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Illusion Series: Illusions of Knowing The World

by Don Berg
(Port Townsend, WA, USA)

In this second part of the series I bring you a TED Talk by Jonathan Drori in which he shows how some of our very basic ideas about how the world works are actually wrong. We all develop, or may even be born with, what has been called "folk theories" of how the world works. We have, or would create if asked but hadn't thought about it before, folk versions of any field of inquiry. The reason we need science is because our lives and society have become so complex that our folk theories are not adequate to the task of effectively managing our current realities.

URL: http://www.ted.com/index.php/talks/jonathan_drori_on_what_we_think_we_know.html

A recent example of how inadequate one theory was to manage our complex reality was brought up by Harvard Professor Jon Hanson in his Chair Lecture on Situationism. In the lecture he plays a video of Alan Greenspan admitting before a congressional investigation into the economic crisis of 2008 that his concepts about the economy failed to anticipate its actual behavior. Hanson points out that the folk theory of dispositionism, that every person has a certain disposition and will act consistently (rationally) according to that disposition, which is often at the heart of many many economic theories has been soundly contradicted by many years of research results. The alternative is situationism and Professor Hanson is one of the founders of the Situationist Blog as a way of publicly exploring those scientific results and their implications for society. (Hanson geared his lecture to be accessible to his kids and the non-academics who were in the audience, so it is a pretty good introduction to situationism. The video is of poor quality and the intro is very long, but the main content is good.)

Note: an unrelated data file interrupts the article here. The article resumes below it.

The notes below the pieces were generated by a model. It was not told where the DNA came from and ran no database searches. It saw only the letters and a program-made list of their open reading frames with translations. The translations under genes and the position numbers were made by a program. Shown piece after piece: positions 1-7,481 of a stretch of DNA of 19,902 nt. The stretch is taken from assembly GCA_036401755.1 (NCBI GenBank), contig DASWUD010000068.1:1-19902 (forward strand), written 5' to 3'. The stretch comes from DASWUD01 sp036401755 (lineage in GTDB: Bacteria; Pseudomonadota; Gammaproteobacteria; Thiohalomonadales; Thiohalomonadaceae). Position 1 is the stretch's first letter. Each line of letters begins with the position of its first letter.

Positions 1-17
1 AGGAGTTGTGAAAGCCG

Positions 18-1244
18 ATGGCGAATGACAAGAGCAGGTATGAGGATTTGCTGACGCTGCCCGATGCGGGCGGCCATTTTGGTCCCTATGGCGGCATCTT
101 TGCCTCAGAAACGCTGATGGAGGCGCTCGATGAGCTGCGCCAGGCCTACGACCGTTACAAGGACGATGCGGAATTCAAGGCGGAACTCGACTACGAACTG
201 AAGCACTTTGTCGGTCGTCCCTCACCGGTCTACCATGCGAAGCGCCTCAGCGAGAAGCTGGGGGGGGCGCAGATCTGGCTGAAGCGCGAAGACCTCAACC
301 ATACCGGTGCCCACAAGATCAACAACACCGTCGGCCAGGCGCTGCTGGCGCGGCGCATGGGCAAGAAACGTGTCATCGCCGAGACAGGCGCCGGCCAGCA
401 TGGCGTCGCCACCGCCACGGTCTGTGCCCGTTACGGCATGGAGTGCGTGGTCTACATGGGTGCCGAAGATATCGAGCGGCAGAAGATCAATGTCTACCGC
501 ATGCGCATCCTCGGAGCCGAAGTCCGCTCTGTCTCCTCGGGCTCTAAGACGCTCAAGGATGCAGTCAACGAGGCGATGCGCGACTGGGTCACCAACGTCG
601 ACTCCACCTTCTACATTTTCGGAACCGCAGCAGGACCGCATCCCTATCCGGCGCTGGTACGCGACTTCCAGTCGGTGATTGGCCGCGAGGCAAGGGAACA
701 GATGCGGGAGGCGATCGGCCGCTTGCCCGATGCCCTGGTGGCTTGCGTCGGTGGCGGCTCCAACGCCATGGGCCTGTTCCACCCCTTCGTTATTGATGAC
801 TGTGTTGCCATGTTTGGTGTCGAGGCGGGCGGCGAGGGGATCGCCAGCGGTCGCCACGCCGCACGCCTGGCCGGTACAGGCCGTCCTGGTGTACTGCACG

Another fairly accessible resource that talks about how our familiar ideas about how people behave are contradicted by research results and should lead to different ways of organizing society is a book called Nudge, by Richard Thaler and Cass Sunstein. One of the examples Thaler and Sunstein use is how the physical layout of school cafeteria food choices has surprisingly significant effects on the choices that students will make. Given traditional ideas about economic psychology (the rational actor model) the very idea that a seemingly trivial factor such as the layout of the choices could change people's behavior is not only bizarre, but problematic. The whole book is an attempt to face the problem along with it's moral and practical implications.

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